Both experts agree that Markle and Harry’s plans to live in Frogmore Cottage also has nothing to do with a so-called feud rocking the monarchy. They shared Harry has always yearned to leave London for quieter, more private pastures.

“I don’t think Harry moving out has anything to do about a fallout with his brother,” said Seward. “Kensington Palace is a huge enclave. It’s like a village. And Harry always felt very restrictive living there. He has said as much. And I think he wanted to be away from Kensington Palace and the royals there. Maybe he wasn’t getting on with his brother as he used to, but families are like that. You don’t have to get on with your sibling all the time.”

Britain's Prince Harry and Meghan, the Duchess of Sussex greet well-wishers during their visit to Chichester, southeast England, Oct. 3, 2018.  (AP)

Carroll said the move makes perfect sense for Markle and Harry, who are expecting their first child due in the spring.

“They really want to be outside of the public,” said Carroll. “Harry has always felt that he couldn’t protect his mother Princess Diana from the paparazzi so he’s trying to do that for Meghan.”

The intense scrutiny surrounding Markle, both royal experts say, is partly due to her father’s side of the family frequently speaking out to the press. Markle’s half-sister Samantha Markle, in particular, has publicly criticized her famous sibling on social media, insisting the royal has made zero attempts in reaching out to their father.

Carroll shared that while the palace is known for ignoring tabloids, this won’t stop Markle’s family from speaking out.

Thomas Markle, left, and Meghan Markle. (Mega/Reuters)

“I think it would be nice if Meghan did reach out to her father and have a quiet sit-down somewhere that’s not the palace and introduce him to his grandchild,” Samantha Markle said recently.

Seward said that the lack of communication between Markle and her father, 74-year-old Thomas Markle, who was noticeably absent on her wedding day, has only fueled more speculation, backfiring any attempts made by the palace to stay quiet.

“I think it’s sad for Meghan,” she said. “And I think the British people find it very difficult to understand that she doesn’t have any contact with her father. I think they also find it difficult to understand that she and Harry didn’t even go to meet the father before they got engaged. I think the trouble goes back there. Before any of these problems surfaced, why didn’t they go over there or get him to come over here, make him feel welcome, as you would with any in-law? Especially when it reflects badly on Meghan and Harry. No one comes out a winner in this situation.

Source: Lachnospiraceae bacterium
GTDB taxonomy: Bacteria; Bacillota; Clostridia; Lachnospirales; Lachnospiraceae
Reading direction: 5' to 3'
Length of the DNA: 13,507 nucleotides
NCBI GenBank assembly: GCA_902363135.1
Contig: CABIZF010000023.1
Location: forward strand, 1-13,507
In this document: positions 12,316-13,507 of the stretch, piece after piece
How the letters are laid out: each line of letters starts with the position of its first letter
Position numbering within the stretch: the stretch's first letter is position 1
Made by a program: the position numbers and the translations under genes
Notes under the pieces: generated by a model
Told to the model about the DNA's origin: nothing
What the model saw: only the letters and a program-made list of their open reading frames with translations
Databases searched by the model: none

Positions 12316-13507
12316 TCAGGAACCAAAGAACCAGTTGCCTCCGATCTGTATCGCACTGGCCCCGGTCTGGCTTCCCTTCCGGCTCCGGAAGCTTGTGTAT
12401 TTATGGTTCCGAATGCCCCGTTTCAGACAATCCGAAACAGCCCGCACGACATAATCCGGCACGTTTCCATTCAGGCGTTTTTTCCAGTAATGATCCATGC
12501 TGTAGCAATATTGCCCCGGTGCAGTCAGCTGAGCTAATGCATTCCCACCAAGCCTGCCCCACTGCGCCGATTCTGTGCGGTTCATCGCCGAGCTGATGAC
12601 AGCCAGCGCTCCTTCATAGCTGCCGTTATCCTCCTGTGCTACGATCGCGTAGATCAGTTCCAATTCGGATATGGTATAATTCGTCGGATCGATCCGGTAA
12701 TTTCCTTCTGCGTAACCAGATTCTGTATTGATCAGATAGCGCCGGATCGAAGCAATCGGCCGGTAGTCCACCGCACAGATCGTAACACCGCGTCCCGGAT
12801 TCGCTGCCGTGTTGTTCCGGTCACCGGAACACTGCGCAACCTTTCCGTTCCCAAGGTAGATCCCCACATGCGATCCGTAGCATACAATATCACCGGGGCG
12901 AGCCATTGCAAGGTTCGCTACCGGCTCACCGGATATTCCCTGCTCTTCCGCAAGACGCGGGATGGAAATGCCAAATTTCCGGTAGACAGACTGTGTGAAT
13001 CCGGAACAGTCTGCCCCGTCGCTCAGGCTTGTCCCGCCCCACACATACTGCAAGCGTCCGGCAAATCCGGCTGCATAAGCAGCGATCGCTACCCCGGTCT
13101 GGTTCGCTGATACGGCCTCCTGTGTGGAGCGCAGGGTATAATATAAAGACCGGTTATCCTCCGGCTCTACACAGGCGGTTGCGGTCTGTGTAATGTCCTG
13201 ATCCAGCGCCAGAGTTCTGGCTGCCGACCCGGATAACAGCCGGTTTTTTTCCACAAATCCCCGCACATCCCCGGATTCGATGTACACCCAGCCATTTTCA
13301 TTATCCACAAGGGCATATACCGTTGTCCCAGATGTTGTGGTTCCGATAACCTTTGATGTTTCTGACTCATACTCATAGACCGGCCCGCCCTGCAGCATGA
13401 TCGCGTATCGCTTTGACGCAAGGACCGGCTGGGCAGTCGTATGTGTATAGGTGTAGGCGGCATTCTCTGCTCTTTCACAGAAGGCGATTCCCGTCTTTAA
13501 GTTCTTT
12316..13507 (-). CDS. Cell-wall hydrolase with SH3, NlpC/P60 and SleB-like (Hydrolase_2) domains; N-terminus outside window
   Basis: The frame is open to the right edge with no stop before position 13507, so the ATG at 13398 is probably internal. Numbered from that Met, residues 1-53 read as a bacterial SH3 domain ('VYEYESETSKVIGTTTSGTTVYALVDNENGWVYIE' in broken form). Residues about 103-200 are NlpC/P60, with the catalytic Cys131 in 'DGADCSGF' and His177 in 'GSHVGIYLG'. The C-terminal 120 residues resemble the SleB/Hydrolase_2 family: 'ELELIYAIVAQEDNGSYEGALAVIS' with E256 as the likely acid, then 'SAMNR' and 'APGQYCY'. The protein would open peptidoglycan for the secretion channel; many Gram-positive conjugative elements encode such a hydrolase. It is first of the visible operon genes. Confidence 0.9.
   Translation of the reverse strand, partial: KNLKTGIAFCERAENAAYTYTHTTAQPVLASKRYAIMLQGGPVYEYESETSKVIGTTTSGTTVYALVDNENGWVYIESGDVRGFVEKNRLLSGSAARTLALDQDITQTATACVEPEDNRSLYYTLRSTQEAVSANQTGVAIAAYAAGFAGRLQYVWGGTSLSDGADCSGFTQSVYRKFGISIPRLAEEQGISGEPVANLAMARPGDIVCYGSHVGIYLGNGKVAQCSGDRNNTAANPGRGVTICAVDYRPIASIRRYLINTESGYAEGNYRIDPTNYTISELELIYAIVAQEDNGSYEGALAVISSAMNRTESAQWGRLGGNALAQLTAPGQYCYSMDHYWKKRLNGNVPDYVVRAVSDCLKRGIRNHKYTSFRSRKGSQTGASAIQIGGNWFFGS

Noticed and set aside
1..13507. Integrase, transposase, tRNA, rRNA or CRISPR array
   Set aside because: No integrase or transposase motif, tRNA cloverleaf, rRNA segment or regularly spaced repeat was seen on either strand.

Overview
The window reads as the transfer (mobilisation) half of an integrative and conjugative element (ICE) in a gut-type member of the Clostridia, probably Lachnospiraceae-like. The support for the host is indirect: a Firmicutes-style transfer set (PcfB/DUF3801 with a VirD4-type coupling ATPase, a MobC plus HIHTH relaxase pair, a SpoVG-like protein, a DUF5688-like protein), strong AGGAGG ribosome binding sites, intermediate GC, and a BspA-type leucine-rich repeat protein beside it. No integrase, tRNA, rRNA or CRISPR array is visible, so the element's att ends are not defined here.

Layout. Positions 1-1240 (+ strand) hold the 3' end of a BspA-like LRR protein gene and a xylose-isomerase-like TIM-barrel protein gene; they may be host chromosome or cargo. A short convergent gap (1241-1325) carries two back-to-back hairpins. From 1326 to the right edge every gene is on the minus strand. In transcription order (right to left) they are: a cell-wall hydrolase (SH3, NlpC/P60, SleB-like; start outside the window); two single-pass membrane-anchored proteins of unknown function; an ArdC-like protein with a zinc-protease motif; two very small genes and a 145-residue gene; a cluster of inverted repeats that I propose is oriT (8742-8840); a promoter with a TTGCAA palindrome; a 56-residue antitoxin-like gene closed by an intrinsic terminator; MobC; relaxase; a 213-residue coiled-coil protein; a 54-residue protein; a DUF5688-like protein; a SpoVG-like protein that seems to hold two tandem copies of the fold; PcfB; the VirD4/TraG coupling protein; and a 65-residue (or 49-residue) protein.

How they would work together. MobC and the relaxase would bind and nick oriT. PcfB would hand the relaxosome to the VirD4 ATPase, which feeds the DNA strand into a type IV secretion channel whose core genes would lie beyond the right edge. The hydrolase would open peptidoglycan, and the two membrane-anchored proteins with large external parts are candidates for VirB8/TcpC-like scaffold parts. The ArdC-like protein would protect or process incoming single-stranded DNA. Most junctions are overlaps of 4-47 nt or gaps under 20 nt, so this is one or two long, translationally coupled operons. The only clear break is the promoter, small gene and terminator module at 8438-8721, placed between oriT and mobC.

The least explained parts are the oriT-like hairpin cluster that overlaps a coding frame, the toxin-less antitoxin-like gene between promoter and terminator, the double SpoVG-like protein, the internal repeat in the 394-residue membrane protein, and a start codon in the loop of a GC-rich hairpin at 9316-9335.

“Remember, the father didn’t speak to the media initially. He kept very quiet… So he was not at fault. Had they made the effort to go visit him, these problems may not have risen. He’s never met Harry, which is quite odd. I don’t understand it,” said Seward.

Prince Charles with Meghan Markle (Getty Images)

Despite the negative publicity Markle has been receiving, Carroll noted she does have an ally in Prince Charles, Harry’s father. The 70-year-old, who is next in line to the throne, walked Markle down the aisle on her wedding day after her own father wasn’t able to make it after he reportedly needed heart surgery.

“Prince Charles said Meghan was the best thing that ever happened to Harry,” said Carroll. “Who would have thought Charles had this warm and fuzzy side to him? He’s got a framed photographed of him walking Meghan down the aisle. Obviously, he appreciates strong women. That’s the Camilla factor, the strong woman in his life.”

Both royal experts said the current reports of a rivalry between Markle and Middleton will eventually fade as the press focuses on the next hot gossip. However, both warn the intense scrutiny surrounding Markle will only intensify once she gives birth next year.

“The reason why we are obsessed with the royal family is that it is a 1,000-year-old soap opera,” said Carroll.